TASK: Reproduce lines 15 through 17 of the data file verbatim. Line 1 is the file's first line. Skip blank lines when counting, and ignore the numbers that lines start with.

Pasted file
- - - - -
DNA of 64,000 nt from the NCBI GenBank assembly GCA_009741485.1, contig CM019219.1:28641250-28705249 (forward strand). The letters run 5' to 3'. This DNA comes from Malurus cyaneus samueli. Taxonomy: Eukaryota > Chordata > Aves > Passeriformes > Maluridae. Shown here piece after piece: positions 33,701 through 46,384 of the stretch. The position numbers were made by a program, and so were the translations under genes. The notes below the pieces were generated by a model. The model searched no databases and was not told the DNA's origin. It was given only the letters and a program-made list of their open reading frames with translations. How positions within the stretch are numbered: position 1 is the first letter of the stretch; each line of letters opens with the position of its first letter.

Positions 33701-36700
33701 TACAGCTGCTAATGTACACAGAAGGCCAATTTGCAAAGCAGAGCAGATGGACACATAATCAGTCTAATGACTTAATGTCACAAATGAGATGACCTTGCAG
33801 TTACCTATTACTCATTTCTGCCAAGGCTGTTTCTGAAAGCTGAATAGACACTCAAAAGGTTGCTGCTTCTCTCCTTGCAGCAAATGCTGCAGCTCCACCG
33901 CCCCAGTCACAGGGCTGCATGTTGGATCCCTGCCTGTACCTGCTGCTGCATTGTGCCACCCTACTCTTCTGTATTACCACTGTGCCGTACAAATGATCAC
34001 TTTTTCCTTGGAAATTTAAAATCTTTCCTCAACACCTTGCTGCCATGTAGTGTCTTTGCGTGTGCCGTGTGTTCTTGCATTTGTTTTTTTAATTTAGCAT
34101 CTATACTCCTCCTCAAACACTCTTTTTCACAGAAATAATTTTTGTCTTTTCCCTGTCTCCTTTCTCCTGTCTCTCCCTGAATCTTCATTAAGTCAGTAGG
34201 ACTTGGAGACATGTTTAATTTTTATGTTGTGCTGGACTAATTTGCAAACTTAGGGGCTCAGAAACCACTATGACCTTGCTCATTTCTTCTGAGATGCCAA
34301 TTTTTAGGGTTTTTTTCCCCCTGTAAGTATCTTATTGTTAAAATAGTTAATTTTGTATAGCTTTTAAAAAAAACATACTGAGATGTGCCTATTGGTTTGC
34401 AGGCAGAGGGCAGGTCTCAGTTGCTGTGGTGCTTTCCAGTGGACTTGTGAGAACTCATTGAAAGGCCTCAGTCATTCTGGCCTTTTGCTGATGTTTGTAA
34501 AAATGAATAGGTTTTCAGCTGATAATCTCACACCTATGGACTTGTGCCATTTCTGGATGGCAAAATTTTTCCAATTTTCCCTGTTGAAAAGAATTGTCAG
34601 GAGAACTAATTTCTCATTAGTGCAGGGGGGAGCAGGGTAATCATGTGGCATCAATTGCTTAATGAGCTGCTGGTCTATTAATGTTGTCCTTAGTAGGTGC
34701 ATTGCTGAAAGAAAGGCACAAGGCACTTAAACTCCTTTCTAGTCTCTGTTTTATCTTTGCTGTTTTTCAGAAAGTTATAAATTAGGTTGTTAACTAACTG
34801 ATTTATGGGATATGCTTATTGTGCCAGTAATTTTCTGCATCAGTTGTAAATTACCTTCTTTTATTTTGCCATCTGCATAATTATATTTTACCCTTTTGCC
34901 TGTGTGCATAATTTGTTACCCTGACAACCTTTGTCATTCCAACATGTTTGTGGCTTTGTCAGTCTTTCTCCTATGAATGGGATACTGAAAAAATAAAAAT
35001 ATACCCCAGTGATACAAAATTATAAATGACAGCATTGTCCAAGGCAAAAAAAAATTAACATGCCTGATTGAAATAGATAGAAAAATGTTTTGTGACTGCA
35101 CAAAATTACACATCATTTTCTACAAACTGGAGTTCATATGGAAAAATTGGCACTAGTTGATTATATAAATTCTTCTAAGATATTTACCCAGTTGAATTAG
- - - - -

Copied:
34901 TGTGTGCATAATTTGTTACCCTGACAACCTTTGTCATTCCAACATGTTTGTGGCTTTGTCAGTCTTTCTCCTATGAATGGGATACTGAAAAAATAAAAAT
35001 ATACCCCAGTGATACAAAATTATAAATGACAGCATTGTCCAAGGCAAAAAAAAATTAACATGCCTGATTGAAATAGATAGAAAAATGTTTTGTGACTGCA
35101 CAAAATTACACATCATTTTCTACAAACTGGAGTTCATATGGAAAAATTGGCACTAGTTGATTATATAAATTCTTCTAAGATATTTACCCAGTTGAATTAG